Photos provided by JMF Woodcrafts
“I may have to go get a job,” John Fisher of JMF Woodcrafts in Elizabethtown, Kentucky, jokes. “Retirement is killing me.” Fisher had a 28-year career in the U.S. Army before retiring in 2012. He said he has always had a passion for woodworking and has made everything from a foot stool for his wife to a deck on his house. “Being able to say, ‘I made that’ gives me personal joy and satisfaction,” he says. But it was an event in the Army in 2010 that served as a catalyst for him opening JMF Woodcrafts, first as a hobby and then as a full-fledged full-time business.
Fisher explained, after being assigned to Ft. Knox, Kentucky, “A couple of friends and I were having lunch and the discussion on a need for a table stand to represent our unit at the Post Leadership Night came up. It didn’t take long before I was tasked with the challenge.” Fisher created a design, found a local vendor who made laser plaques and worked with him to make the plaque while Fisher made the stand. He later took a class on custom framing and orders started pouring in for plaques from soldiers who were departing active duty or transferring locations.
In 2011, John’s wife Ann, an accountant, persuaded him to “legitimize my new-found income”, as he recounts, and JMF Woodcrafts, LLC was born. JMF Woodcrafts’ motto is “thinning the line between limitation and imagination” and focuses on building plaques, furniture, pens, engraved bourbon barrel lids, coin racks, and miscellaneous memorabilia. All of the products are made from Baltic birch, reclaimed timber, and Kentucky bourbon barrels.
After retiring from the Army, Fisher spent time on his woodworking business part-time while holding down a full-time job. But in 2014 he and his wife had a conversation about his woodworking passion and she encouraged him to focus on building his business into his full-time job. Before the end of 2016, his business had grown big enough to hire his first permanent, part-time employee for the production side of things so he could spend more time on the design and administrative side of the business. Now he has three employees, plus he hires temporary employees to help at his busiest times, and his business keeps growing. “We’re up 500 percent so far this year,” Fisher says, which is what prompted his “retirement is killing me” comment.
Fisher credits his military career with instilling in him and refining the skills he needs to run his business. “I had the opportunity to serve in various ranks, positions, and organizations,” he explains, “culminating as Human Resource Sergeant Major. I learned how to manage, forecast, direct, and distribute personnel assets on both an individual and an organizational level.” He said he learned from his peers and his leaders by observation, taking note of what works and doesn’t work and where there was room for improvement. The Army also supported him to go back to college to earn an associate’s degree in business management and a bachelor of science degree in accounting and business management.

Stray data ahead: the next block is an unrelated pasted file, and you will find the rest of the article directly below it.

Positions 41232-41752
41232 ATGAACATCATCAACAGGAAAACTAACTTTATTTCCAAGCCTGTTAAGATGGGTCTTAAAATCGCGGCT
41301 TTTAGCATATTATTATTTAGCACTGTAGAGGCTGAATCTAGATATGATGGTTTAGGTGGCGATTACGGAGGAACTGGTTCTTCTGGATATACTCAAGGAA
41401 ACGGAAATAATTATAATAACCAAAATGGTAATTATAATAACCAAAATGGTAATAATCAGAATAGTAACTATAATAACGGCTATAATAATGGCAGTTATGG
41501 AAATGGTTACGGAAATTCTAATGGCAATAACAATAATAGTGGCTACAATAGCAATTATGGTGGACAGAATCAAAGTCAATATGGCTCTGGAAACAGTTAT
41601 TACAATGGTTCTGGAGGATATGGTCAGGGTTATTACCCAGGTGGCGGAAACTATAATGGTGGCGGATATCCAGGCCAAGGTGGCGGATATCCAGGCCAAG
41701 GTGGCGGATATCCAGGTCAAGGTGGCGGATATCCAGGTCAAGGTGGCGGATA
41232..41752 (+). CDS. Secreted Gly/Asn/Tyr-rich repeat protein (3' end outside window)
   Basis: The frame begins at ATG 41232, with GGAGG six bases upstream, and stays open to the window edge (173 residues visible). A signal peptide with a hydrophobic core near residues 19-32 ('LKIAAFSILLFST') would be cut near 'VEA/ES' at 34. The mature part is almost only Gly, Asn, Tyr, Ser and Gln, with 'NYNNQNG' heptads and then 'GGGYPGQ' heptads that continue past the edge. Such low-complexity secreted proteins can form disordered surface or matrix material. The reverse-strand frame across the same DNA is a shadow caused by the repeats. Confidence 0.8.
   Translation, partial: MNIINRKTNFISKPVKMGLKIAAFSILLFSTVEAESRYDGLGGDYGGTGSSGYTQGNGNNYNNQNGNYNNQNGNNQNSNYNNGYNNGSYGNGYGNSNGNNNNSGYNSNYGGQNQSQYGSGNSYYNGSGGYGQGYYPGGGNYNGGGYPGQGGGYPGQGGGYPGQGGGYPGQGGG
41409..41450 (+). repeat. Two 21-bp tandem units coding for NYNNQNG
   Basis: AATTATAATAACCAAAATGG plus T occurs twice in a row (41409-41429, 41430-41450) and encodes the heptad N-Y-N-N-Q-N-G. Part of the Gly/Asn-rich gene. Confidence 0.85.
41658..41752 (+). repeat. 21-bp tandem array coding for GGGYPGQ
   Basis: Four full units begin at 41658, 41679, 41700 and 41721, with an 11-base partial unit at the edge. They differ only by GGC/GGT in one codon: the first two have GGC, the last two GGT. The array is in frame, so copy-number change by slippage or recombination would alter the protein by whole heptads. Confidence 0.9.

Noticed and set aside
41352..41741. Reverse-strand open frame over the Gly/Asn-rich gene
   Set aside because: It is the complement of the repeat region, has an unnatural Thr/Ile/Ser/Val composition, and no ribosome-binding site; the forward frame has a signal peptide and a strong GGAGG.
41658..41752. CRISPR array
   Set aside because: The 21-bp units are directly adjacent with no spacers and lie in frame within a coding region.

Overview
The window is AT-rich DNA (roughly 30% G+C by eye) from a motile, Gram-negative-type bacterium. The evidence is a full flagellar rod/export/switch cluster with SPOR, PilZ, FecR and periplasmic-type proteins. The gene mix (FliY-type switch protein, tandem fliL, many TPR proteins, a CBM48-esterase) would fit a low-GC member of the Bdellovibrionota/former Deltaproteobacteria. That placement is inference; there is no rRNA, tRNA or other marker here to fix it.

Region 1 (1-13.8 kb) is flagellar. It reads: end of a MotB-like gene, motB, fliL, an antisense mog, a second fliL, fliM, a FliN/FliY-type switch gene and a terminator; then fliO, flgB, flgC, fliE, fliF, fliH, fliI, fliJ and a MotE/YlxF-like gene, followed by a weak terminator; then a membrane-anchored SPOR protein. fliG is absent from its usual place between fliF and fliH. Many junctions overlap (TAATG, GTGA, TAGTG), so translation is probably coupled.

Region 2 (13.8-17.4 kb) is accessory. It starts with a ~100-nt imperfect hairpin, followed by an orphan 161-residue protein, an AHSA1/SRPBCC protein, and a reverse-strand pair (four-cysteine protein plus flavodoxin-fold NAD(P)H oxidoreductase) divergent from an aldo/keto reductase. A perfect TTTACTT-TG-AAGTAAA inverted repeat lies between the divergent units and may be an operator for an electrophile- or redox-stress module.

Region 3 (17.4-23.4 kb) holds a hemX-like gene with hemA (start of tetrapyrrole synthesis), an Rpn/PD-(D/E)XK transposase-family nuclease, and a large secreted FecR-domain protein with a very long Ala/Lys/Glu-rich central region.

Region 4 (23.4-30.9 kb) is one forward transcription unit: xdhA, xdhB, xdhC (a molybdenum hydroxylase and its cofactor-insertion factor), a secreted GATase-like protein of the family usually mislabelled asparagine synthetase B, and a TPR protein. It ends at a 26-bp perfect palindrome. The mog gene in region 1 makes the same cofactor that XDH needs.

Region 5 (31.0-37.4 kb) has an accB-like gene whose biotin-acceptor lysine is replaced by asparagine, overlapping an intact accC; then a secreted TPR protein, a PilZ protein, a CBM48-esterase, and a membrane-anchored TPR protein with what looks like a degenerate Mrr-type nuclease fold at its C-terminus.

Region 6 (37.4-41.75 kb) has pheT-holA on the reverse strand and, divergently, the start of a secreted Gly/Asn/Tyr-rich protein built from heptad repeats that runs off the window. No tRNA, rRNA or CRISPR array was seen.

“One of the most important things I learned, especially towards the end of my career, was networking. As large as the Army is, you are bound to run into someone you were stationed with or worked with at some time in your career. Maintaining those contacts and friends provides useful resources when it comes time to finding your next job or career path. Networking helps with my business too by giving me more opportunities to get my product out there.”
Fisher also uses those networking skills to source his materials. He purchases timber from local lumber mills and says, “Reclaimed lumber adds such a unique character to anything. It’s a nice sense of accomplishment when you can take a piece of rough cut lumber or fallen timber and cut, plane, sand, route, and assemble it into a finished product.“ He sources bourbon barrels from the local industry, saying the local market is flooded with them.
Fisher says he has reliable sources he’s cultivated for barrel components, but when supplies are scarce, he’s resorted to Facebook Marketplace, Craigslist, or other “area online yard sale-type websites. I have even done some networking where trading skills and materials has resulted in acquiring resources,” he says.
Since everything JMF Woodcrafts makes has been custom-ordered (through their website or in person at JMF Woodcraft’s studio), no two items are ever identical. They’ve made a display case that makes a military beret look like it’s floating inside the glass. They’ve custom-designed wooden plaques to celebrate all sorts of special occasions. And they’ve made benches, tables, and chairs. Fisher jokes that his favorite item to make is “one that sells.” Then he adds more seriously that he likes to make bourbon barrel pub tables. “I have always liked the old, distressed look. I like cleaning up used barrel pieces and leaving a little bit of those distinguishing distillery markings and the char that seems to go with any type of décor, in my guy opinion. But the custom-lasered plaques have to be a real close second. I get to use complete creativity with imagination, customer input, and computer graphic design software to wow most of my customers.”
Fisher admits that he’d love to add other furniture items to what they make, for example cabinets, beds, and different types of tables. But with the way his business has been growing, he says he just hasn’t had the time to design anything. He’s hopeful that he will in the future, though. He’s excited to be hiring new employees and that his business is growing, and he is honored to serve both those in the military and in civilian life through JMF Woodcrafts